BioDiesel. A viable Alternative???


With the recent painful hikes in fuel prices, it is getting harder to get out and about and enjoy our sport/passtime. There does not seem to be an end in sight to these rises, so the situation is only going to get harder. So, now I am looking into a viable alternative for my vehicle. I have looked into changing over to a petrol engine, and then gas, but I will lose the flexability and the control of the diesel, plus the expense of doing this conversion is out of my reach....

My situation, I own a HJ60, Diesel, with 9 seats. I have a large family, 8 kids, so it is either have this truck, or go to a van:eek:, which limits where I can go. My family and I enjoy going camping, and all but the wife thoroughly enjoy going 4bying. This is a passtime the whole family enjoys, and we get a buzz out of being outdoors. It is hard to find anything the WHOLE family enjoys, but this is a definite "Hell Yeah" from all when we go out.:D

So, now I am researching Bio Diesel. This seems to be a viable and do-able alternative, so I can keep doing what I enjoy. This seems to be a reasonably easy process once setup. You use oils from fish and chip shops to make the Bio Diesel, convert it, and then use it in your vehicle. As most of these shops have to pay to get rid of their old oils, the shops I have spoken to will gladly let me take it for free, it saves them money, and once converted, wil also save me money, and get me back out there. Here is an excert from the The Biodiesel Association of Australia, BAA Home which outlines this is not a new technology, this information has been around for a LONG time. Here it is;

" Biodiesel is the name for a variety of ester-based oxygenated fuels made from vegetable oils or animal fats. The concept of using vegetable oil as a fuel dates back to 1895 when Dr Rudolf Diesel developed the first diesel engine to run on vegetable oil. Diesel demonstrated his engine at the World Exhibition in Paris in 1900 using peanut oil as fuel.

The production of biodiesel, or alkyl esters, is well known. There are three basic routes to ester production from oils and fats:

Base catalyzed transesterification of the oil with alcohol.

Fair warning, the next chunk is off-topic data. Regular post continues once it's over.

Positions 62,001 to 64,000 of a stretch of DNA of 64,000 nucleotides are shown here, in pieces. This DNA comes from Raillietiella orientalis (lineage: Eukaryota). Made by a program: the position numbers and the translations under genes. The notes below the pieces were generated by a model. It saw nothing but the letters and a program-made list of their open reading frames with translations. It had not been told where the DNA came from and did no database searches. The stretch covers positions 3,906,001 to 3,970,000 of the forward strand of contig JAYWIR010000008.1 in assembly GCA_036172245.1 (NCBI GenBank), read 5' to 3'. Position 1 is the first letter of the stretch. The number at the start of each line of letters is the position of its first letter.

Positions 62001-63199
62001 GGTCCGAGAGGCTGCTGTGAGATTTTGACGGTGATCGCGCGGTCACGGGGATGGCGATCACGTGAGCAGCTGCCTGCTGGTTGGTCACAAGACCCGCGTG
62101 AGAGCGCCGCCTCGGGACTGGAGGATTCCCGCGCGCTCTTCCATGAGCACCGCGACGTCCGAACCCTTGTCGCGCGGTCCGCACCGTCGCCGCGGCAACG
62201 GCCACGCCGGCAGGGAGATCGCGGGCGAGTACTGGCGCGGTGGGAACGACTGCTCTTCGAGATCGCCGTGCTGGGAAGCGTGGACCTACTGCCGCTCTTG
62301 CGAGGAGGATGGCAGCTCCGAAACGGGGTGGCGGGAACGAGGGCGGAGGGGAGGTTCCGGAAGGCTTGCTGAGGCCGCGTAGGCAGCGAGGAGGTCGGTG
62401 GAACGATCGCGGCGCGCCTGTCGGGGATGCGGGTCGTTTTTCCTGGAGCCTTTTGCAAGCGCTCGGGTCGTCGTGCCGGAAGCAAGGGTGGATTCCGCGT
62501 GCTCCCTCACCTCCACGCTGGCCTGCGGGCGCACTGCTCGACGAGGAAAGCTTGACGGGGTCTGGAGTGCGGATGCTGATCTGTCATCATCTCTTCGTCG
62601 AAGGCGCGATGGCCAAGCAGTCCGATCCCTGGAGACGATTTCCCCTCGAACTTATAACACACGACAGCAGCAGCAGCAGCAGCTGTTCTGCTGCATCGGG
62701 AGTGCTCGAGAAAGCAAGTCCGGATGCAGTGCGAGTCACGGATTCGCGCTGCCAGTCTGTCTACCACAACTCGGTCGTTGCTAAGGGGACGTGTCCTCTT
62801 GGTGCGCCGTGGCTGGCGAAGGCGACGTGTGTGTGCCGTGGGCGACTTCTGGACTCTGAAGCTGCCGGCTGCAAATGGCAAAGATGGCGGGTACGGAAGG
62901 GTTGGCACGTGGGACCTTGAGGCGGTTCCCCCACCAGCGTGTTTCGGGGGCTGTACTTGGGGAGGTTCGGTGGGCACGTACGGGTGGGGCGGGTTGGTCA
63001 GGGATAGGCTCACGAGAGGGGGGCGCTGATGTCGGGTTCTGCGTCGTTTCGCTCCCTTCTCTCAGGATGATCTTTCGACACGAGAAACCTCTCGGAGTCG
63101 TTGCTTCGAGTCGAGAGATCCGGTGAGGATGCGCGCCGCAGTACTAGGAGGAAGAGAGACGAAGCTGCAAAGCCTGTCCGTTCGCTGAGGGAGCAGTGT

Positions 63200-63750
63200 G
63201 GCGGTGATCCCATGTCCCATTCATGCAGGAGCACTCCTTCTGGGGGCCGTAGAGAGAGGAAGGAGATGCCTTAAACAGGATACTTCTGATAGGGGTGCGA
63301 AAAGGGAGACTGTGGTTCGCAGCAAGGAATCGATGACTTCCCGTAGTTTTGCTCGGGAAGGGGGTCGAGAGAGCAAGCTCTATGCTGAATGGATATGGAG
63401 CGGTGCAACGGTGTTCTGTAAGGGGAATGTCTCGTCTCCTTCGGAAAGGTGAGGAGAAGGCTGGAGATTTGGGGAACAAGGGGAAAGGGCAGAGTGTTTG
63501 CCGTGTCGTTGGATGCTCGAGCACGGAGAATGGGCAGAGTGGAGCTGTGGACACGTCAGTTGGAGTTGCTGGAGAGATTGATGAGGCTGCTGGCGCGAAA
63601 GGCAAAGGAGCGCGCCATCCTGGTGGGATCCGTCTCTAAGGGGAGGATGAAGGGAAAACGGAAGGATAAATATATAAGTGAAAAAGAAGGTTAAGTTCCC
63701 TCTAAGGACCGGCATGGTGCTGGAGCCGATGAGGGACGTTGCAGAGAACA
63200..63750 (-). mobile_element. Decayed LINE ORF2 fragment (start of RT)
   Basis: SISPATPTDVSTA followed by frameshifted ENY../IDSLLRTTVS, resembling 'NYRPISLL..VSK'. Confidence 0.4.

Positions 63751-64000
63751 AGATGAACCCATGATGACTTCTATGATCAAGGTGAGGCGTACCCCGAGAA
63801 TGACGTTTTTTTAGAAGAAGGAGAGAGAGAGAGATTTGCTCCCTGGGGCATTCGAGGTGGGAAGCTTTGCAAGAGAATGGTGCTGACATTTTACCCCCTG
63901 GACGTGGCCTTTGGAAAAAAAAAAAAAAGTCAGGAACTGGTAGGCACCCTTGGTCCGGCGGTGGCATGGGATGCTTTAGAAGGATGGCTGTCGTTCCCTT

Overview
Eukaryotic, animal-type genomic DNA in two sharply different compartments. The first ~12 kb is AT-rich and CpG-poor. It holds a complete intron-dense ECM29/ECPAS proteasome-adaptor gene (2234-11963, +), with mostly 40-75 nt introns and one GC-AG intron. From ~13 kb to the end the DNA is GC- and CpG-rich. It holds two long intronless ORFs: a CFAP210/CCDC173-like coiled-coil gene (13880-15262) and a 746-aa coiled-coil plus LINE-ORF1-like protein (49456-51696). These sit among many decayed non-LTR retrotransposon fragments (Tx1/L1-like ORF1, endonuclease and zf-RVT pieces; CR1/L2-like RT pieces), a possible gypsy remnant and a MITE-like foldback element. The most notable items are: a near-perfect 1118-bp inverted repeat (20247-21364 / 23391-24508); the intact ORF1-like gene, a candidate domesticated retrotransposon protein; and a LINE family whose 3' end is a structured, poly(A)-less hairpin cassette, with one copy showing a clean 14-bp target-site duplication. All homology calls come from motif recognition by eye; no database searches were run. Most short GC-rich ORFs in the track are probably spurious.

Direct acid catalyzed esterification of the oil with methanol.

Conversion of the oil to fatty acids, and then to Alkyl esters with acid catalysis.

The majority of the alkyl esters produced today are done with the base catalyzed reaction because it is the most economic for several reasons:

Low temperature (150 F) and pressure (20 psi) processing.

High conversion (98%) with minimal side reactions and reaction time.

Direct conversion to methyl ester with no intermediate steps.

Exotic materials of construction are not necessary.

Recent increases in crude oil prices and resultant petrodiesel prices have escalated interest in biodiesel and accelerated production plans in Australia."

Now, my question is, if this was proven soooo long ago, why in the hell arent we doing it now. This is ludacrous to expect families to keep paying these prices for fuel, when there is another means to make the reasonable facsimile, that is cheaper to make, and does the same job, thus ease the burden on families. I understand the Petro Chemical companies will lose millions, but if we keep going the way we are, they will lose anyway as people will find other means on transport, or more efficient means.

Which is why I am looking into it, so I can keep doing what I, and my family, enjoy. I would love to know everyones thoughts, and if anyone has done it, would like to know how much it made a difference.


4x4 Earth Contributer
Bio response

I have a friend who has been making his own bio for some time. It started getting to much having to wash it. He has now resorted to straight vege oil (filtered). His Mitsubishi has been running well until recently. The oil has caused a build up on the lines. this isn't a big deal as you can use other products to cut it back. There was a survey around not too long ago asking about whether or not we would buy bio if it were cheaper. Turns out they are looking at supplying at a slightly reduced cost to shat we are paying now. The stats show that consumption is higher on Bio, my opinions they need to drop the price at least 50cents per litre for it to even be considered. The other option they say is to add gas, Gas seemes to be a good aditive to diesel. I'm however seriously considering following suit with my mate and collecting oil from the local fish & chip shops and filtering it to burn. I'll let you know how successful it is for me. Currently cost Dave approximately 12 cents per litre. good compared to the current 179.9 per litre/


Well-Known Member
Great , have been wanting to hear from someone who actually runs on the vegie oil basis . Would like to know more of the pitfalls if any , also on filtration do you use the high pressure dunny roll set up or are there more efficient systems.

Thankfull for any information.